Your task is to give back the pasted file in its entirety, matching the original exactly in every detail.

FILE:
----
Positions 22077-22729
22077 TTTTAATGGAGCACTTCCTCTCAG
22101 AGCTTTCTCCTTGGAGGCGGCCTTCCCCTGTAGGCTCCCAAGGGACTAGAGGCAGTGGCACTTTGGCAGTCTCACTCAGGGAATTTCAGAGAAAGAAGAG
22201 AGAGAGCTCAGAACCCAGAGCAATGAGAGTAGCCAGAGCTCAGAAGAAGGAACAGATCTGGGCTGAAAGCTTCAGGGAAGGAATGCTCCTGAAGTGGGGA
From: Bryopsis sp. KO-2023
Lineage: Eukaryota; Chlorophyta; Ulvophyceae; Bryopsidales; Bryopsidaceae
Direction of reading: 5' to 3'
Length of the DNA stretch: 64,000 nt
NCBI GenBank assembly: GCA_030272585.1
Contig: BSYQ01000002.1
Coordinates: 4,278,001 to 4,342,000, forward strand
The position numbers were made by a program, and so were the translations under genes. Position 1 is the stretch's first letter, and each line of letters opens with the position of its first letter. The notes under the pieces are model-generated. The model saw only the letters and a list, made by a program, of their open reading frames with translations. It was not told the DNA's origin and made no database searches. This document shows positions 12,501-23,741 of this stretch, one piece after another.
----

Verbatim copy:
Positions 22077-22729
22077 TTTTAATGGAGCACTTCCTCTCAG
22101 AGCTTTCTCCTTGGAGGCGGCCTTCCCCTGTAGGCTCCCAAGGGACTAGAGGCAGTGGCACTTTGGCAGTCTCACTCAGGGAATTTCAGAGAAAGAAGAG
22201 AGAGAGCTCAGAACCCAGAGCAATGAGAGTAGCCAGAGCTCAGAAGAAGGAACAGATCTGGGCTGAAAGCTTCAGGGAAGGAATGCTCCTGAAGTGGGGA
From: Bryopsis sp. KO-2023
Lineage: Eukaryota; Chlorophyta; Ulvophyceae; Bryopsidales; Bryopsidaceae
Direction of reading: 5' to 3'
Length of the DNA stretch: 64,000 nt
NCBI GenBank assembly: GCA_030272585.1
Contig: BSYQ01000002.1
Coordinates: 4,278,001 to 4,342,000, forward strand
The position numbers were made by a program, and so were the translations under genes. Position 1 is the stretch's first letter, and each line of letters opens with the position of its first letter. The notes under the pieces are model-generated. The model saw only the letters and a list, made by a program, of their open reading frames with translations. It was not told the DNA's origin and made no database searches. This document shows positions 12,501-23,741 of this stretch, one piece after another.